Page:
A group of scholars and artists came together on Friday, March 4 to run an event titled “The Arboreal Humanities: Trees, Art, and Activism.” The event consisted of interviews, discussions, readings, and workshops from various professors and artists from multiple institutions around the world. 

The event focused on the intersectionality between environmental studies and the humanities. The event brought together artists and authors whose art focuses heavily on nature and the environment and who have a specific connection to trees. Additionally, the event gave participants the opportunity to hear about the thought process and intentions behind this form of environmental activism from the artists themselves. 

Three artists and scholars were invited as guests and headlined the event: Zheng Bo, a Hong-Kong based video and installation artist; Carl Philips, an award-winning poet and author, as well as a professor of English at Washington University in St. Louis; and Eleanor Kaufman, a professor of comparative literature and English at UCLA and vice-chair of the University of California’s Task Force on Agriculture and Natural Resources. 

The event came together by organizing six different professors from across the country, including Brandeis’ own Prof. Caren Irr (ENG). The six professors began to meet in July 2020 to discuss nature, trees, and forests as they intersect with literature, philosophy, art, and film. They formed a reading group revolving around these “arboreal humanities,” but recently, the group has begun to expand further than a reading group, leading to the organization of this event. The main motive of this group is to create a more interdisciplinary study of the environment with the humanities, and the group hopes to expand to the establishment of additional projects in the future, as was stated in an introduction to the event. In addition to Irr, the six professors include Glyn Davis, professor of film studies at the University of St. Andrews; Chris Barrett, associate professor of English at Louisiana State University; Jonathan Flatley, professor of English at Wayne State University; and Laura Harris, assistant professor of cinema studies and art & public policy at New York University Tisch School of the Arts.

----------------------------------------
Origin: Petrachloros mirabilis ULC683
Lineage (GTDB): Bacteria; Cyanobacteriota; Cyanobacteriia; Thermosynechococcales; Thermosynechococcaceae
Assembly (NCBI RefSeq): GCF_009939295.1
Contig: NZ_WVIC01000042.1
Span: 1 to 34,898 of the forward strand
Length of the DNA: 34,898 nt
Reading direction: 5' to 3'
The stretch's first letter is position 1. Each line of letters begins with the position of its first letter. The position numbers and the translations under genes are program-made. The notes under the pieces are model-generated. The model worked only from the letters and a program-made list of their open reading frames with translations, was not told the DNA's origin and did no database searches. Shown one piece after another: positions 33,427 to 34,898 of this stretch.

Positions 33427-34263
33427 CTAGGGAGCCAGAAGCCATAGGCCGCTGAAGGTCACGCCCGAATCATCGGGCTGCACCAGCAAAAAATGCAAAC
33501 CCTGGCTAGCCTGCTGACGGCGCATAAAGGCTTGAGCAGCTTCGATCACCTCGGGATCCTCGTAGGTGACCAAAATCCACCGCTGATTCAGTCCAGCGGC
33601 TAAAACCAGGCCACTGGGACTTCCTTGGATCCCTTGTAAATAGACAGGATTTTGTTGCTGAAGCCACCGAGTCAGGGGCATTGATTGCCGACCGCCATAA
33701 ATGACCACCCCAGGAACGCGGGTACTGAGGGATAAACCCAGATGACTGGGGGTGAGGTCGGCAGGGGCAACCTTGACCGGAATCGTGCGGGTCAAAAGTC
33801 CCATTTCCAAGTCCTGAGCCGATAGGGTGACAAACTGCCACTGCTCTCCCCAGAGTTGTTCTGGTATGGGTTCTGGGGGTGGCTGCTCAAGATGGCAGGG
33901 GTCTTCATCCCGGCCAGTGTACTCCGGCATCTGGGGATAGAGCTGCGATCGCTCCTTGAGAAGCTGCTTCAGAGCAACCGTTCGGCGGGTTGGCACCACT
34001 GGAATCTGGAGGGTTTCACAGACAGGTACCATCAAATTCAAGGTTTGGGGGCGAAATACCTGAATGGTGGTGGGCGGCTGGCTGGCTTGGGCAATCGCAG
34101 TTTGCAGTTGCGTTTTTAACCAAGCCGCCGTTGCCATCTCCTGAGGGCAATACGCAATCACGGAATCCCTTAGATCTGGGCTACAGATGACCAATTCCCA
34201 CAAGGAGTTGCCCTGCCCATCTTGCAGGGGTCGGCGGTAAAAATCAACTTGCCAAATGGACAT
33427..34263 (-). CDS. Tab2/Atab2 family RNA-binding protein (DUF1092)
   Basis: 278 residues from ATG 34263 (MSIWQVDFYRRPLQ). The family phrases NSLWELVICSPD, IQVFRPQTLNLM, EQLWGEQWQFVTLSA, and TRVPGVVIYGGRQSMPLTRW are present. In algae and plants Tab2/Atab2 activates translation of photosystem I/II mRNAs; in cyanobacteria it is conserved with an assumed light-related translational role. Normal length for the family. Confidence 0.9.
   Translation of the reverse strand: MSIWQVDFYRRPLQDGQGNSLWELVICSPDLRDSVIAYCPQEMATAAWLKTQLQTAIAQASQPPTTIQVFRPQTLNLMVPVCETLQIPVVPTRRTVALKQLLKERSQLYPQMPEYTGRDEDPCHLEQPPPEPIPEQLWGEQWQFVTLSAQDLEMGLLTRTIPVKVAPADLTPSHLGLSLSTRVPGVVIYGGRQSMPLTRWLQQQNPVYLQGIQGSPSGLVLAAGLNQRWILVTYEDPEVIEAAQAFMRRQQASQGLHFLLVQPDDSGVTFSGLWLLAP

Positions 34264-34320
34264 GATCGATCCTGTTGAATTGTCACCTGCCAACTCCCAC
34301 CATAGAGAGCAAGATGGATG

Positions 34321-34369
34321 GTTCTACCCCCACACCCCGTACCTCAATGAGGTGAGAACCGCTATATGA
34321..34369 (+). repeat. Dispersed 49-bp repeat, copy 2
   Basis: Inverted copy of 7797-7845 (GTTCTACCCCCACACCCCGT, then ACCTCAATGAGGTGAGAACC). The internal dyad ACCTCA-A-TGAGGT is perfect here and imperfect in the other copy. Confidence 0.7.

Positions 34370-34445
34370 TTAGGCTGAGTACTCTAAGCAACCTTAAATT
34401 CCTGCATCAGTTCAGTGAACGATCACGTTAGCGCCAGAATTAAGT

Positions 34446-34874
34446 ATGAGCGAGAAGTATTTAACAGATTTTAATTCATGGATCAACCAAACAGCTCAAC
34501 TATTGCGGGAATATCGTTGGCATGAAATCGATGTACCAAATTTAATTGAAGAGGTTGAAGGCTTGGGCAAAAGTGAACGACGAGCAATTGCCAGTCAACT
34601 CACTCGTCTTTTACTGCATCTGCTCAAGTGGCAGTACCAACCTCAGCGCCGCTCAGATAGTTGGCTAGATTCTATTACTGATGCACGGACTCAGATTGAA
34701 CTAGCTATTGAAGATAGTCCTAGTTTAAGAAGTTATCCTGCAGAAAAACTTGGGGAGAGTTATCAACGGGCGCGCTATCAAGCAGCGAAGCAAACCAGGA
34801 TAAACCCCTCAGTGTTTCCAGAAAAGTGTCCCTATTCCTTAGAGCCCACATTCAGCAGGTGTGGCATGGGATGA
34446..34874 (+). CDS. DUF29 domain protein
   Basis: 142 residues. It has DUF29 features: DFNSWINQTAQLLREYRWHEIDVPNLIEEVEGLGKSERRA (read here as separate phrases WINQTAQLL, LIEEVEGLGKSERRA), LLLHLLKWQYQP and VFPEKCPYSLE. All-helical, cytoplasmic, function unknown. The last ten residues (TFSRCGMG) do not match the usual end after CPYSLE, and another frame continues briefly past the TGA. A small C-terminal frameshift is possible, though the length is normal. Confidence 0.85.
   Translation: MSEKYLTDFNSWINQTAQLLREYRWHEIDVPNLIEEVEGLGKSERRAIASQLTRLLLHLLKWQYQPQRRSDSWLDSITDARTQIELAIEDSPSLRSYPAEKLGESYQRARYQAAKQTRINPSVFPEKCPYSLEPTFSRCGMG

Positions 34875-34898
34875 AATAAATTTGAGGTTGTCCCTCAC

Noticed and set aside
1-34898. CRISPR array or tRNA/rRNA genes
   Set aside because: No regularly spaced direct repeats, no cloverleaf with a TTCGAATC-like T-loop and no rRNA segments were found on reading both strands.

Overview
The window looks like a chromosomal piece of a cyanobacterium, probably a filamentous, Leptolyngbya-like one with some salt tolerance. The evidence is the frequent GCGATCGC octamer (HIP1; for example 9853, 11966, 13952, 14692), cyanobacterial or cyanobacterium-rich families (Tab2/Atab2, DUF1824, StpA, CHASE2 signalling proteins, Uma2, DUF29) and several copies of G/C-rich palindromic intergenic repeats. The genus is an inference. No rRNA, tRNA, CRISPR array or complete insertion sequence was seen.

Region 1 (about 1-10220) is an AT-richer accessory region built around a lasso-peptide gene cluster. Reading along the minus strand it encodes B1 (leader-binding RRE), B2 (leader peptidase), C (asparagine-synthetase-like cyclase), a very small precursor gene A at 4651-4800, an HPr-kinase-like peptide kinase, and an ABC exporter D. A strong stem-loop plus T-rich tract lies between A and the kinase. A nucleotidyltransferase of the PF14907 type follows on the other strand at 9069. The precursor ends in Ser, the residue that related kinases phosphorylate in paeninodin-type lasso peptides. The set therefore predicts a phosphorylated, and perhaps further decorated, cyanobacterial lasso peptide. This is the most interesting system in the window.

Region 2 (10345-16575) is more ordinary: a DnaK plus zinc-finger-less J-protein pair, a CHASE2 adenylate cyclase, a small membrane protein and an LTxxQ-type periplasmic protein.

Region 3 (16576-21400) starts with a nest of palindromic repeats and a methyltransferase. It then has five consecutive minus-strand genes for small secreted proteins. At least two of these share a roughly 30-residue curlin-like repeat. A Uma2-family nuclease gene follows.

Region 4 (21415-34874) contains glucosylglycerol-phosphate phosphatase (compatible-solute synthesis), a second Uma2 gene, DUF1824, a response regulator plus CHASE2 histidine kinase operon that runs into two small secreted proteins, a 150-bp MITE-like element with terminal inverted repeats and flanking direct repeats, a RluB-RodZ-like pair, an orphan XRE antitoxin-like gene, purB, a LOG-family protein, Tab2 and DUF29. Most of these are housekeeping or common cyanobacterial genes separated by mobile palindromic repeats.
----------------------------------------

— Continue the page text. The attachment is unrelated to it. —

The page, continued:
The first session was a conversation and Q&A session between Bo and Davis. Bo currently teaches at the School of Creative Media at the City University of Hong Kong in addition to working on his art, which has been featured at a multitude of museums across the world. According to his website, Bo is “committed to more-than-human vibrancy… he investigates the past and imagines the future from the perspectives of marginalized communities and marginalized plants. He grows weedy gardens, living slogans, eco-queer films, and wanwu workshops to cultivate ecological wisdom beyond the Anthropocene extinction.” Bo explained how he found his specific art style and the goals he hopes to achieve through his artwork. He spoke about the field of eco-politics and discussed the current political climate in China, explaining that it makes things difficult for him to be involved in the type of environmental activist work typical in the U.S.. He clarified that doing that kind of work would be “suicidal,” and instead he decided to focus on learning and teaching about the philosophy and the art of the environment rather than demonstrating and protesting.  

The second session was an interview between Phillips and Barrett. Phillips has published 16 books of poetry, criticism, and translation, and his writing has appeared in about 70 anthologies as well as dozens of journals. He is also the recipient of multiple literary awards. During his session, Phillips read some of his poetry aloud and discussed his philosophies and personal relationship with trees. In the third session, Kaufman spoke with Flatley, discussing ancient poetry and the connections between poetry, literature, and nature. The final session was a “Manifesto Workshop” led by Irr and Harris.

Although the event was organized by the six professors who are a part of the “Arboreal Humanities” reading group, the event used Brandeis equipment and software and was funded by the Department of English and Fine Arts and the Mandel Center for the Humanities.